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Office of Response and Restoration



Construction Started on Gulf of Mexico Disaster Response Center

Drawing of the new center

An artist's rendition of what the completed Gulf of Mexico Disaster Response Center will look like. The Center will open in 2011.

On January 22, 2010, NOAA marked the start of construction of the Gulf of Mexico Disaster Response Center in Mobile, Alabama.

The facility, which will open in 2011, will be the regional home to a multi-functional collection of NOAA’s emergency preparedness, response, restoration, and recovery assets and personnel in the Gulf of Mexico. The 15,000-square foot facility will house up to 29 personnel and be constructed to withstand a major hurricane. The center will also be devoted to conserving energy, water, and natural resources while reducing impacts on human health and the environment.

Drawing of the ICC

An artist's rendition of how the Incident Command Center of the completed facility will look.

Following Hurricane Katrina, the Office of Response and Restoration (OR&R) assisted the U.S. Coast Guard by evaluating nearly 400 reported pollution releases, numerous sunken vessels, and an unknown number of unreported hazardous material releases. The response team also surveyed damaged vessels in Mississippi and Alabama for fuel and oil leaks and conducted flights to identify and document offshore sources of spilled oil. Information collected during these flights, when combined with weather and hydrologic data in computer models, helped to predict spill movement and to determine pollution threats. The office also led an interagency effort to survey, map, and use Global Positioning System data to track the location of hazardous submerged marine debris blocking critical waterways and vital fishing areas.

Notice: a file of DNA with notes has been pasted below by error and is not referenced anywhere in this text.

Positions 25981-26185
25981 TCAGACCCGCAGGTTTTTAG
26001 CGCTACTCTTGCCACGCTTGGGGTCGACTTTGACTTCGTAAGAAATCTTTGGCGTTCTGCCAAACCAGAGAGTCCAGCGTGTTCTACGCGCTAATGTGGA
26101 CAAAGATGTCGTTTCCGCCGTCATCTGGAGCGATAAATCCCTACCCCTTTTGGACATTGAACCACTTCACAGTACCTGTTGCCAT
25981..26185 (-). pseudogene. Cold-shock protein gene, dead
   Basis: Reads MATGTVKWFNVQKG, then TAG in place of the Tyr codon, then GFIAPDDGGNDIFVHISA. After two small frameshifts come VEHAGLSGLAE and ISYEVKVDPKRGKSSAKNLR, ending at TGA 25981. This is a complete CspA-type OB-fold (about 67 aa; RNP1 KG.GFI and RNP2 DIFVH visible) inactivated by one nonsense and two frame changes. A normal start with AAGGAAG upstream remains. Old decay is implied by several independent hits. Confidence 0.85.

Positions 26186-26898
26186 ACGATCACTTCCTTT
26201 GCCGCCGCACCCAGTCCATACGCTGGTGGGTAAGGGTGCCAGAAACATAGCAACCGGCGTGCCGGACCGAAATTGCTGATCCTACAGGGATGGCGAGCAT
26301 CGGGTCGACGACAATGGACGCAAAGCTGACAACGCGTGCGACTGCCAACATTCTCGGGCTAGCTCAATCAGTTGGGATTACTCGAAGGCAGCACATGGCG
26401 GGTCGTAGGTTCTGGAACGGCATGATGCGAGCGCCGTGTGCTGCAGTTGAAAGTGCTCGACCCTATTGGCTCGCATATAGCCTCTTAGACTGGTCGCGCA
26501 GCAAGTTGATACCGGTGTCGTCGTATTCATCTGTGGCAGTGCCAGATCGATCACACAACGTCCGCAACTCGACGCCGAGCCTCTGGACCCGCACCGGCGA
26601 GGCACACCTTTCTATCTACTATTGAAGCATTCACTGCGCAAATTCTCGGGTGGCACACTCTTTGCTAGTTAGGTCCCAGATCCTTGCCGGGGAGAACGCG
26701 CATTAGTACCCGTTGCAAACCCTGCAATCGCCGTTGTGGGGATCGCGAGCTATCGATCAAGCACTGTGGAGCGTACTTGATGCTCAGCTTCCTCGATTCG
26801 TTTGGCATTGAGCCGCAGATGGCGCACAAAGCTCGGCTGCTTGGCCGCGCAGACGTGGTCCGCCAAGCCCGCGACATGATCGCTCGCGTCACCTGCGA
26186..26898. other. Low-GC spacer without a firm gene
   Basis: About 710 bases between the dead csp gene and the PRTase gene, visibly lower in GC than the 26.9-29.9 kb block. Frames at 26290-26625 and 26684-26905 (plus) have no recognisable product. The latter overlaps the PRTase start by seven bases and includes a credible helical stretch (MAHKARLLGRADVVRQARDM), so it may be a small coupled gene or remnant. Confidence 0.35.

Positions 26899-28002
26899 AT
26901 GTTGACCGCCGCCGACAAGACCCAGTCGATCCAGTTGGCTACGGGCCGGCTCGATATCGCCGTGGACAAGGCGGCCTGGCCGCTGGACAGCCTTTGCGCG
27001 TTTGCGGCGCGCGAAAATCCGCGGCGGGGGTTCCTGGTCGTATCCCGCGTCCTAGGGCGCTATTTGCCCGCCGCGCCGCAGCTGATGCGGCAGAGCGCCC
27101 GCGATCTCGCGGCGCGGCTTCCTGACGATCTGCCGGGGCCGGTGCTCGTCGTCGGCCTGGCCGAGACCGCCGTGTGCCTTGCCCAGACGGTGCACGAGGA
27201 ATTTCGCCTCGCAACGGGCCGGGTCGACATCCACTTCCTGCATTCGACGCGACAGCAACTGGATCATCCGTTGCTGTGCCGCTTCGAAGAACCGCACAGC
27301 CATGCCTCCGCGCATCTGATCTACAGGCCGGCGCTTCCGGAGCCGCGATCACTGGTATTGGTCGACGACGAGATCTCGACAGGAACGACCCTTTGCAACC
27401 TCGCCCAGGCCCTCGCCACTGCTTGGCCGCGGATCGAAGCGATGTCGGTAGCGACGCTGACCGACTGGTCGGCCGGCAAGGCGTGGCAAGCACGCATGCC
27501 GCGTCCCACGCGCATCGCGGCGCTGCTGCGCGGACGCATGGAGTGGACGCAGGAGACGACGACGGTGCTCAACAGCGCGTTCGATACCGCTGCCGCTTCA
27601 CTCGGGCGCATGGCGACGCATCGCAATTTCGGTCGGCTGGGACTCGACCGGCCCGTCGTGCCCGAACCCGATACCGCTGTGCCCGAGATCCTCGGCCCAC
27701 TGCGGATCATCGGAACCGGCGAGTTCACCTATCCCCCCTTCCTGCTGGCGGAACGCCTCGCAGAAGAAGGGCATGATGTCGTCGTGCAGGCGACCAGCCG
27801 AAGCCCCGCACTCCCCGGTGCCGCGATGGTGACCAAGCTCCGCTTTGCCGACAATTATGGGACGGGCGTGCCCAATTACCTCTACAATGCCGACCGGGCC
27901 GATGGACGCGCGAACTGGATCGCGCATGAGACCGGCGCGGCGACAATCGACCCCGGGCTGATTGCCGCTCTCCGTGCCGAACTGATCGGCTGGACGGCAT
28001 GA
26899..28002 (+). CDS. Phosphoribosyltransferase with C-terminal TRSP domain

The completion of the Disaster Response Center will allow NOAA to consolidate its Gulf Region disaster efforts under one roof and better address the needs of affected communities—from Brownsville, Texas, to Key West, Florida—following disasters of all scales, from regional catastrophes such as Hurricane Katrina to chronic problems such as red tides and sea level rise. The center will support disaster planning, response, and recovery efforts, providing services that will enhance the resilience of coastal communities and protect lives, property, and the environment.